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Summary: When we think of the Christmas story, we often think of Christ, of Mary and Joseph, of the shepherds and the wise men. But this message is dedicated to the most overlooked character(s) of the Nativity (Angels) and to their message!

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When we think of the Christmas story, we often think of Christ, of Mary and Joseph, of the shepherds and the wise men. But this post is dedicated to the most overlooked character(s) of the Nativity: Gabriel and the angels. Angels appeared at least six times in the few months surrounding the birth of our Savior — proving Heaven’s interest in such a significant event.

Angels are messengers. The word ‘angel’ literally means ‘one who is sent.’ These messengers of God deliver God’s Word and His will throughout the realms visible and invisible. Sometimes their message is one of worship (Seraphim) as mentioned in Isaiah 6. Sometimes their message is one of ministry and encouragement (Matt. 4:11; Heb. 1:14). Sometimes their message is one of protection (Matt. 2:13). And sometimes their message demands warfare (invisible: Dan. 10:13 and visible: Joshua 5:13-15). But always, their message is God’s; in fact, according to Matthew 18:10, angels are constantly focused on the countenance of God even as they deliver their messages and complete their mission. Let’s take a few moments to consider the special appearances of these divine messengers as mentioned in the Christmas narratives of Luke 1 & Matthew 1

#1 A Message of God’s Choice Revealed

First, Luke records the announcement by Gabriel to Mary of God’s choice of His earthly family (1: 26-38). She is stunned and amazed. He reassures her that this is exactly what God wants – that she is exactly who God wants. She has found favor with God. Because of the grace of God and because of her desire to be devoted to her family and her faith, God favored her. She questions not the plan of God, but the impossibility of bearing a child as a virgin. He explains it so matter of fact as if it is ‘standard procedure’ (the Holy Spirit will come and cover you and then you will be with child … simple!), then He prophesies about who this baby is and what His birth means for the world and closes with ‘For with God nothing shall be impossible.’ Her response was one of great faith: ‘be it unto me according to thy word.’ This was just the beginning of difficult changes for Mary (accused of fornication, a shame to her family, physical changes, etc.), yet she accepted the will of God for her life and trusted Him with all the details. I love that! I wish that we would all respond to God’s impossible callings like that.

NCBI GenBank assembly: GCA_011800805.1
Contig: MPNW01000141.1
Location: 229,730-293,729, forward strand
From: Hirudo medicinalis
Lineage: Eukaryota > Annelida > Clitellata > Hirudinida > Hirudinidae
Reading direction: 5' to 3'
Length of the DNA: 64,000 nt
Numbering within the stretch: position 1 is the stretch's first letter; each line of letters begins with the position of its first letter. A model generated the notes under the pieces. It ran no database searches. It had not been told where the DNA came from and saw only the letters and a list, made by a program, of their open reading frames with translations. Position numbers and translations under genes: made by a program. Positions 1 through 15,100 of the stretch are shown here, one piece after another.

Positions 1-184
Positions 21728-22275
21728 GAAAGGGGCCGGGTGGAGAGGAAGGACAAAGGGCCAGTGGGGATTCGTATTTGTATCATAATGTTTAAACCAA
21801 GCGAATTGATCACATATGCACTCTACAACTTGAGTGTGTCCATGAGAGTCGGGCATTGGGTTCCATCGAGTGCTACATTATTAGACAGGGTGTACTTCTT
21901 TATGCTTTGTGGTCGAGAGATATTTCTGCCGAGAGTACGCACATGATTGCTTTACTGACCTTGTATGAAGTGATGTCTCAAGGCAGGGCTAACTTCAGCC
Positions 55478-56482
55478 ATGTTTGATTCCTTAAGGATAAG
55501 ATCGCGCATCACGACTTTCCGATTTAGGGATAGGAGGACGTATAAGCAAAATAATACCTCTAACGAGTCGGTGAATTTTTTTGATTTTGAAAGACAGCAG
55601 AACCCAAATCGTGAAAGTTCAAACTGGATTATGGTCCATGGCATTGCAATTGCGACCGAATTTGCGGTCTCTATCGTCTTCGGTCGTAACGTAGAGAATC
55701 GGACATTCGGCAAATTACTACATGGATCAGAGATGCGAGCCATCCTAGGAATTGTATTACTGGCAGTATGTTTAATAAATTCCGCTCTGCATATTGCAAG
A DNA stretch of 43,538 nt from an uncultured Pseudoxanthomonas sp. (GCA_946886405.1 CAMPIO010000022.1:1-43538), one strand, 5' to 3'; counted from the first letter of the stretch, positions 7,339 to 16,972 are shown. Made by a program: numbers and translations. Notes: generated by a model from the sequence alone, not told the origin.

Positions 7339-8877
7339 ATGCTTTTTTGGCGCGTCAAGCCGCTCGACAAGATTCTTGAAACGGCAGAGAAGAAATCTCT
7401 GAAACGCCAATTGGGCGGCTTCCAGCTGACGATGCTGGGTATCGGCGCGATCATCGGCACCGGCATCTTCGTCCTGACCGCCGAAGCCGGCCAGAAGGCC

Secondly, the angel appears to Joseph. Mary had told Joseph the news and we find him (Matthew 1:18-25) debating on whether or not to shame her and to stop the marriage process. The message is simple: ‘This is God’s doing! Marry the girl and name the baby Jesus.’ At this point in the story, Matthew inserts an ancient prophecy of Isaiah which gives the reader a little perspective to the enormity of this moment. We need also reminded of what happened six months prior when an angel (possibly the same one?) visited Zacharias and with news of a baby (John the Baptist). When Zacharias doubted, he was stricken with silence until the baby was born. Both these situations of John and Joseph with the angel show a very interesting balance between the sovereignty of God and the free will of man.


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